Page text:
Friday, March 15, 2013

March 15: First Blood Bank

On this date in History ... 1937:
The first blood bank was opened at Cook County Hospital in Chicago. Before the technology that preserved blood came along, transfusions had to be done vein-to-vein.  Russians had worked with using cadaveric blood (blood from cadavers) to store and re-use.  Inspired by this work by the Russians, Bernard Fantus at Cook County established the first U.S. blood storage, and thus the term “blood bank” was born.

Some facts about blood donation and blood needs:

·         O-negative blood can be received by anyone of any blood type.  This makes O-negative donors the most valuable blood donor.  Because it has such a high demand, there is frequently a shortage of the O-negative supply.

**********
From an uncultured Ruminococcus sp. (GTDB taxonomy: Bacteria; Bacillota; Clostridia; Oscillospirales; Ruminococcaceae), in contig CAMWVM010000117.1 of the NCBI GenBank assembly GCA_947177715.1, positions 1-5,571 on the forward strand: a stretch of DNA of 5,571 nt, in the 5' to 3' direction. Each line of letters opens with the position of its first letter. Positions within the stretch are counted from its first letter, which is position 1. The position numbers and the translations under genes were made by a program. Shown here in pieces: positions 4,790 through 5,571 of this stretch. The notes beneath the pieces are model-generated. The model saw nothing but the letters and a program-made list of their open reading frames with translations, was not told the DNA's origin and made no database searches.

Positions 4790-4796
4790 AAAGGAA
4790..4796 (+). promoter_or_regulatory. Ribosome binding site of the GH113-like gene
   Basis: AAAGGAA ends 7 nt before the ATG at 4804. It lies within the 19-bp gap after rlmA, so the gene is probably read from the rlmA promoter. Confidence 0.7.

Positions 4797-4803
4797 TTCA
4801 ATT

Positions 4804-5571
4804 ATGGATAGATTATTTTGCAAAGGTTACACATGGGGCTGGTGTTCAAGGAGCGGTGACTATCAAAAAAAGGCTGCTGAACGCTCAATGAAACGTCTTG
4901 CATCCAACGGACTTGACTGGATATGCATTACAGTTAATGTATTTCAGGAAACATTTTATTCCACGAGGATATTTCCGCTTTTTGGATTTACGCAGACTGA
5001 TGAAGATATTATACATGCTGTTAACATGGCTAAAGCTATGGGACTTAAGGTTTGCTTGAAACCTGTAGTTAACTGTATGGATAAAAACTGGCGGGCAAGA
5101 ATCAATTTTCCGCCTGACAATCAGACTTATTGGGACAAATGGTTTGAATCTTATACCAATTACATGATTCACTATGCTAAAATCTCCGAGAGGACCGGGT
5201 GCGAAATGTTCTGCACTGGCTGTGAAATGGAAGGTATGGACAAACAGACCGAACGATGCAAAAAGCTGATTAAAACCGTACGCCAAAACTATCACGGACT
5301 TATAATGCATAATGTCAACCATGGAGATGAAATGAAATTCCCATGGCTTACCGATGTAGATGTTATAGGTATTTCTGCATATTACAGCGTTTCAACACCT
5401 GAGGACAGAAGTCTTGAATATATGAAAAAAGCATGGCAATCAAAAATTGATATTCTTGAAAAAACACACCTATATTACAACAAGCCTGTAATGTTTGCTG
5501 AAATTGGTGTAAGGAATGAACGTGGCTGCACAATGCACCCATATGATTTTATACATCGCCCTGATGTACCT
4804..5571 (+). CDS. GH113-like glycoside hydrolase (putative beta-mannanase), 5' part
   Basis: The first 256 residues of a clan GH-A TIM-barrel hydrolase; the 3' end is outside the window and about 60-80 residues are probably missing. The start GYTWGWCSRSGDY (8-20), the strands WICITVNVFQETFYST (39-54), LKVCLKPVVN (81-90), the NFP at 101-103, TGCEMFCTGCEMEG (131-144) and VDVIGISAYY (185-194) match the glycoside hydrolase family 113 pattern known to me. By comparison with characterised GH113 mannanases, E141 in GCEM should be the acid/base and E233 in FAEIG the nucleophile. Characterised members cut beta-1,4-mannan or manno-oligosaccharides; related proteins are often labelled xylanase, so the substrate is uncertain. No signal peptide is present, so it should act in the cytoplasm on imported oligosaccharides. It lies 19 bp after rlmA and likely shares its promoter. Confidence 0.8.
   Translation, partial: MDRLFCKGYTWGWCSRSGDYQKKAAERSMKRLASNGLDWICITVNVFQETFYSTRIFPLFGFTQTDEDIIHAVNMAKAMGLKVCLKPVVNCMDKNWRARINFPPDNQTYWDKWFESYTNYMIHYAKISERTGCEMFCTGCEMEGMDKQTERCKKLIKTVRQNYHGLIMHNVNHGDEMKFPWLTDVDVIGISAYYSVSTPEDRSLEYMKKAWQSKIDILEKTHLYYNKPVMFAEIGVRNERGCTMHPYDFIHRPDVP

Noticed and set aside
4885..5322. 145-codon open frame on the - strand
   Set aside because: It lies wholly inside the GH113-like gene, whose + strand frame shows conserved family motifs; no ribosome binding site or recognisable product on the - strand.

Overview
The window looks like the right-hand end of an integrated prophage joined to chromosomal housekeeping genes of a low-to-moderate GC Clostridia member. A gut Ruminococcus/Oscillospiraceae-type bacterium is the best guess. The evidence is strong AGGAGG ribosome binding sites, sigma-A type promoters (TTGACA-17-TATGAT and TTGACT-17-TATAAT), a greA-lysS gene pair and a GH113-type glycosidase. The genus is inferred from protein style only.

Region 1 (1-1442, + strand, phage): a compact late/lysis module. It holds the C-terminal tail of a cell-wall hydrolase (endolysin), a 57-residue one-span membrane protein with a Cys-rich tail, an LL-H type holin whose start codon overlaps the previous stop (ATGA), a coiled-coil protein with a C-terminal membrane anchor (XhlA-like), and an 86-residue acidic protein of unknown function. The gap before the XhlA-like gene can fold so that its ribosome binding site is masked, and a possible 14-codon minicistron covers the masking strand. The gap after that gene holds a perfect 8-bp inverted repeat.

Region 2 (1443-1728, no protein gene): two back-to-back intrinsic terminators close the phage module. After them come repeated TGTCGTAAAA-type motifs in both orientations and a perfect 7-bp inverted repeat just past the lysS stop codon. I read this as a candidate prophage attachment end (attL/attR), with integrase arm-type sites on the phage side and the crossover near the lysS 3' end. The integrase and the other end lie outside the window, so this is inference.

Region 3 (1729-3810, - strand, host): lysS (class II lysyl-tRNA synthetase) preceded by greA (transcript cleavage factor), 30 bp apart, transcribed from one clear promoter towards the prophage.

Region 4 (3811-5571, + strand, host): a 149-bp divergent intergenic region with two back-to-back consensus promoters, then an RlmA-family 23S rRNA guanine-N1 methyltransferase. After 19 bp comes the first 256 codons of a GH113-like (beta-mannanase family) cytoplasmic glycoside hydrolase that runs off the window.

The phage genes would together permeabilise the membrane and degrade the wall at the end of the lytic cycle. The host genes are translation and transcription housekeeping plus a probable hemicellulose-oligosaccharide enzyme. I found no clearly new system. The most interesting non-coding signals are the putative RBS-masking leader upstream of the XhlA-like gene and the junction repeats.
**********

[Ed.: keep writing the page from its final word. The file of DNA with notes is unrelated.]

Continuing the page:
·         O-negative people can only receive O-negative blood.  This makes O-negative people a very high risk group as, unlike other blood types, they cannot receive any other type of blood except their own type.

·         7% of blood donors are O-negative.

·         There are about 10 million donors in a year to service a population of over 300 million.

·         A single car-accident-victim can use as much as 100 pints of blood.

·         Blood cannot be manufactured … it can only be donated.

·         The American Red Cross supplies about 40% of the nation’s blood supply.

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